nearvideo after new law, Florida’s former felons unexpected obstacles before 2020
The new measure requires felons payment of fines and fees before they can vote
MIAMI — Tarshea Sanderson, who was released from prison in the year 2016, was the anticipation of heading to the voting booth to cast a ballot.
She was one of 1.4 million ex-felons whose voting rights were restored after the passage of Amendment 4. But now, whether you can vote is in doubt, because the adoption of a new law by Gov. Ron DeSantis.
“I was so excited. You, we know this … we will be courted. You know, we talk a lot of walking in the neighborhood, with people to make sure that this amendment passed,” said Sanderson, of the hatch a Florida resident, was convicted in 2013,, cheat a financial institution.
Sanderson, the still owes $65,000 in out-of-court costs, and the return of your criminal case will not be able to get out, pays for everything.
The draft law is to avoid part of the efforts by the Governor to election chaos after the amendment passed – leaving state officials scrambling to figure out how to get thousands of new voters to the rolls in a matter of months.
Tarshea Sanderson, says the former felon like yourself to feel, the promise of Amendment 4 was offered.
SB 7066, the DeSantis signed and went into law in June, requires the former can felons to pay all fines and fees associated with their record before you vote.
The governor-letter to the Secretary of State on account of 7066.
Florida Gov. Ron DeSantis set a new benchmark in the end of June, requiring former felons to pay all fines and fees associated with their sentence before they can vote.
Florida State Rep., Blaise Ingoglia, a Republican, supported the measure, told Fox News that the amendment gives too vague and would have to be a lot of confusion.
“Without the implementation of the bill, it would be nothing but chaos, just now, because you would have 67 different counties in the state of Florida for the implementation of the law 67 different ways,” Florida Ingoglia said.
But people like Sanderson argue that the new measure is too restrictive. She said it can take 10 years before you can pay your court fees and the head in the polls
“My reality is, I don’t have enough money to do all this … you know it will last and it is the budgeting. It’s going to take, you know, a lot of cockroaches and I would be missing election after election,” Sanderson said.
Sanderson said the conclusion to choose a set should mean that you have a right.
“Now you are imposing all of these conditions and all these conditions make it more difficult for us to vote,” Sanderson said.
While some opponents compare the requirements of a modern-day “poll tax” — Florida’s Governor says that it is only a part of the offender, the sentence completion.
“For me, it is quite clear that you have to complete your set, this is what he said … the idea is that the payment is a return of something equivalent to a tax, is completely wrong. The only reason you are paying compensation is because they have been convicted of a crime,” DeSantis said.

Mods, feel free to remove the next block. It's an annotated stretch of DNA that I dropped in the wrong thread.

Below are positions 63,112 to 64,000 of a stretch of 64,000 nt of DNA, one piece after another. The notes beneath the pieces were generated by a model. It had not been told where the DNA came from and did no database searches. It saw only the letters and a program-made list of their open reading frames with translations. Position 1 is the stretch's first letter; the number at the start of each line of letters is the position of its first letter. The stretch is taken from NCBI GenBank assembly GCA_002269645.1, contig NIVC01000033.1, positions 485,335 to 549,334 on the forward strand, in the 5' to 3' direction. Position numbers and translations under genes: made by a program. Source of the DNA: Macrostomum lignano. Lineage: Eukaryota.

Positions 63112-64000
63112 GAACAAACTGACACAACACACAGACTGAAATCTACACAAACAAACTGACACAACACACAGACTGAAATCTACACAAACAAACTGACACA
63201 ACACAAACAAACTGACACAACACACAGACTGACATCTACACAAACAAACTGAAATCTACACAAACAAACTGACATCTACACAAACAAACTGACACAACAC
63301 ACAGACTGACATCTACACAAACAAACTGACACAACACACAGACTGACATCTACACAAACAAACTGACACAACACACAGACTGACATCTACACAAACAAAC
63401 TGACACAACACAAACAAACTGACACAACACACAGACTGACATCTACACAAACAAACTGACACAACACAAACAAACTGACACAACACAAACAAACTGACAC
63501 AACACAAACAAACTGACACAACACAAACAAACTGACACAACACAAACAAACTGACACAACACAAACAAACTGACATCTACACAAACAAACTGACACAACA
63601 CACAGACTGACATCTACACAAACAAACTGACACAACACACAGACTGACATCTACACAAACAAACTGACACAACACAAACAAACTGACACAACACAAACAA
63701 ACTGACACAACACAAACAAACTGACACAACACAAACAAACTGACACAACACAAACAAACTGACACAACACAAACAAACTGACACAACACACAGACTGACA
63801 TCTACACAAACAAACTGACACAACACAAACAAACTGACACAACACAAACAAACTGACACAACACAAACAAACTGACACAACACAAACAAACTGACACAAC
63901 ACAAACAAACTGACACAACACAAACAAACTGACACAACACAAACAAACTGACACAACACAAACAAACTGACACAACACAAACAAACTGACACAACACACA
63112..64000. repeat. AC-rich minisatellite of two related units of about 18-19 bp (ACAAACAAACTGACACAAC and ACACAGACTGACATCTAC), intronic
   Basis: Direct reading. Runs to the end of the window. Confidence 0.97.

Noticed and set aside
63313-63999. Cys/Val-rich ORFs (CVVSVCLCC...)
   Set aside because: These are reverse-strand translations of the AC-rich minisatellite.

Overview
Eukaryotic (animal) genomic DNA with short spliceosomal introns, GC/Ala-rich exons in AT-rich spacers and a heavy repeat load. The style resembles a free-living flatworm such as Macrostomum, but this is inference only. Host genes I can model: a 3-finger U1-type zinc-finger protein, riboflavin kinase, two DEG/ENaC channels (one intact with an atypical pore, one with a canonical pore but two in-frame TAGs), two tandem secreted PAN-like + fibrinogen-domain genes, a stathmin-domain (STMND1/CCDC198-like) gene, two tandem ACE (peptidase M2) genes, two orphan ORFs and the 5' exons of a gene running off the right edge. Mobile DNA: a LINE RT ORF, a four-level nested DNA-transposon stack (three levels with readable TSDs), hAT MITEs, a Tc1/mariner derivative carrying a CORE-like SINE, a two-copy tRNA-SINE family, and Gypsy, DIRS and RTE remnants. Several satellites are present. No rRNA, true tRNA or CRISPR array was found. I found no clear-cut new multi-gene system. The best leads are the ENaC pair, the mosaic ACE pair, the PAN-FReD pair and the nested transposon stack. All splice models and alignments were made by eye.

While some compare says the requirements of a modern-day “poll tax” — Florida’s Governor, that it is only a part of the heavy criminal sentence completion.
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Republican lawmakers who support the measure said it is only fair that felons are allowed to vote, after you finish, pay off their legal debts.
“I don’t think it is fair, if someone was arrested and did time for a white-collar crime and you cheated people out of $10 million, back do not have to pay the $10 million to vote. No, you do. Because it is not only the right thing to. It is the moral thing to do, also,” Ingoglia said.
In November, millions of Floridians voted for the Amendment, 4. The change as soon as were back voting rights to former felons they completed their sentences. The only exception was when offenders were sentenced for murder or a serious sex offense.
In the meantime, civil rights groups such as the Florida rights restoration coalition working to register voters and to help money, pay your fees.
“We appreciate that this legislation is for fines and fees, the change may have a direct impact on approximately 540,000 of the 1.4-million-return-citizens, and we set ourselves to working with each of you, to ensure that we are able to provide you your sentence, and you remove these financial barriers,” Desmond Meade, executive director of the Florida rights restoration coalition said.
The Florida rights restoration coalition estimates that these legal provisions for fines and fees, which may have a direct impact on approximately 540,000 of the 1.4 million returning citizens.
He added, “Where others see obstacles, we see opportunities.”
Several civil rights groups, including the American Civil Liberties Union, have sued over Amendment 4. The judge will decide how to move forward on the specific language in the amendment, and how to influence these potential voters.
ies to the dispute in the hope to reach a conclusion before next year’s election.
“We believe that, if a court writes a sentence, and you are done with all the parts of the sentence, you should be able to voice again,” Ingoglia said. “You should have say be able to in our democratic process.”